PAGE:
Mattingly told Gurnick that he felt using the right-handed hitting Puig at the top of the order gave the lineup a better balance between left-handed and right-handed hitters in the one-through-four slots. Mattingly prefers to use shortstop Hanley Ramirez, who hit .345/.402/.638 last year, as his in the third spot and Adrian Gonzalez in the cleanup spot, so by placing Puig first and pushing Crawford to second, he steps up a righty-lefty pattern through the first four batters.
The 32-two-year-old Crawford missed a quarter of the 2013 season with injury, but when healthy he served as the primary Dodgers leadoff hitter. Crawford hit leadoff 85 times last season. Puig was Mattingly's second choice with 27 appearances in the number-one slot and he received the majority of the leadoff assignments during the final weeks of the season.
Several factors other than platoon considerations might explain Mattingly's preference for Puig as his leadoff man. Puig's .391 on-base percentage last year was more 60 points higher than Crawford's. Puig also has excellent speed, though his baserunning ability is still raw. He stole 11 bases last season, but he was also caught eight times. Though Crawford has always been viewed as a proto-typical leadoff man, he has more plate appearances as a number-two hitter and he has hit better there as well, with a .300/.342/.458 batting line from the second slot against a .288/.325/.418 line as a leadoff man. Crawford also might not be the same elite base thief he was earlier in his career. After leading the league in stolen bases four times in his first five full seasons, Crawford has stolen fewer stolen bases per opportunity every season since 2010. However, even with leg injuries limiting his playing time and reducing his activity on the bases, Crawford still leads the Dodgers with 15 stolen bases last season and he was caught just four times.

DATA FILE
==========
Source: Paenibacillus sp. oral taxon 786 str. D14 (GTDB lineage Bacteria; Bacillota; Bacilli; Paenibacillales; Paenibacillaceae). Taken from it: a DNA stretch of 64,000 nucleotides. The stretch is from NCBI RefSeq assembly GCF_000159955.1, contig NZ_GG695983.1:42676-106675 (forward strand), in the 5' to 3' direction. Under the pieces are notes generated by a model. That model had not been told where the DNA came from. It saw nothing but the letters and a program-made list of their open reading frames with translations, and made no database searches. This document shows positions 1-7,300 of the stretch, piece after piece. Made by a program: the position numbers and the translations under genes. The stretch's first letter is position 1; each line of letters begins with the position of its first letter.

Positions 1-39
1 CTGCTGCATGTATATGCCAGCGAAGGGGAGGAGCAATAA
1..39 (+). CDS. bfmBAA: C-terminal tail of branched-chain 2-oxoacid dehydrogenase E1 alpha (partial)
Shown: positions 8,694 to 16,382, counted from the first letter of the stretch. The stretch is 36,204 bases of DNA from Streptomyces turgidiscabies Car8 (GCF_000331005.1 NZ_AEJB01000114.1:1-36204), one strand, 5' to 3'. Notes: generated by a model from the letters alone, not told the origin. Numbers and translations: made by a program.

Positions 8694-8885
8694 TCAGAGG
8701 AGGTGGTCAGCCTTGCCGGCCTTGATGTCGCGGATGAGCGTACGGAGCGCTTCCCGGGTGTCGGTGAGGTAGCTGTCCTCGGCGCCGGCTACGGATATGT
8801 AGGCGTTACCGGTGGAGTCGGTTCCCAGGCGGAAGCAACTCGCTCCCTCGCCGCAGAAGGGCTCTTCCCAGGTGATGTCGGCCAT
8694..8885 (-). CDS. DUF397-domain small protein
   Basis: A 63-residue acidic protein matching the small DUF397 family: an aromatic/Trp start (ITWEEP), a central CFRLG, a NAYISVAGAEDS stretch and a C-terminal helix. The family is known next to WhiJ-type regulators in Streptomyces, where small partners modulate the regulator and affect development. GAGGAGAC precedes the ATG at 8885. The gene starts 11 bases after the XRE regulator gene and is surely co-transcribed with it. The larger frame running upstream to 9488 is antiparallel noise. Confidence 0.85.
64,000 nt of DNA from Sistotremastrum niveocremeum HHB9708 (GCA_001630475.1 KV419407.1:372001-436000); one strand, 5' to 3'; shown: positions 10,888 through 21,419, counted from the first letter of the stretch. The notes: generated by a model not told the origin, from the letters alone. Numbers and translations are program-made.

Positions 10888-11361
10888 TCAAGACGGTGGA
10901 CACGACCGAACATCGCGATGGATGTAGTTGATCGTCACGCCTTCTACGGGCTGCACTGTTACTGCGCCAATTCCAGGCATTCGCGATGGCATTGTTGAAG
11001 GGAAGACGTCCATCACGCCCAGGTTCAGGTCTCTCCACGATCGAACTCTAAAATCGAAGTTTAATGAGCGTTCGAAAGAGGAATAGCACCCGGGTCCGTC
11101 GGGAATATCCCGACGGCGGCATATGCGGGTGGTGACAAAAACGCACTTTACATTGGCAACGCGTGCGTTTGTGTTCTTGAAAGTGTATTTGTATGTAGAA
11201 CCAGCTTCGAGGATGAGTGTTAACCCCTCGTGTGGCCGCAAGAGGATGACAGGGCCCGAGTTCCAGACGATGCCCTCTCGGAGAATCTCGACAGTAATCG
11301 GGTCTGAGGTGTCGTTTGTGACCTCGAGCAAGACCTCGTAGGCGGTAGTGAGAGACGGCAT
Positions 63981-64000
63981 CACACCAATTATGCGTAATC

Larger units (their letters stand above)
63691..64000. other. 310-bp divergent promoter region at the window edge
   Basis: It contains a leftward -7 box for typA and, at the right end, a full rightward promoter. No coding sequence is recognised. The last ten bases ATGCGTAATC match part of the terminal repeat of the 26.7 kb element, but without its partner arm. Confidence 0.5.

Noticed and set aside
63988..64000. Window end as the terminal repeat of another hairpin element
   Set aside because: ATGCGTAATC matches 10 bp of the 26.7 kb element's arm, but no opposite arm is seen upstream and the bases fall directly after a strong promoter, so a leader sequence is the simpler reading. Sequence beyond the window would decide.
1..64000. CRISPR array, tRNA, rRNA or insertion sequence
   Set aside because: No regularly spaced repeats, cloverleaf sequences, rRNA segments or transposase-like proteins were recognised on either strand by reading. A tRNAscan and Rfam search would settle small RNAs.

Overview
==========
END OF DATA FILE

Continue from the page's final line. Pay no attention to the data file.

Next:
One argument against using Puig as the first batter in the order is his superior power. His .534 slugging is higher than any rate Crawford has posted in his twelve-year career and it was the second-highest mark on the team, trialing only Ramirez's .638. Managers typically prefer to put power hitters further down in the order to provide them with more RBI opportunities.
Gurnick believes Mattingly will continue the pattern righty-lefty pattern further down the order with third baseman Juan Uribe hitting fifth and lefty Andre Ethier batting sixth, at least until star center fielder Matt Kemp returns from offseason surgeries on his ankle and shoulder. Upon Kemp's return, he will compete with Ethier and Crawford for outfield playing time and he figures to replace Uribe in the number-five spot in the order.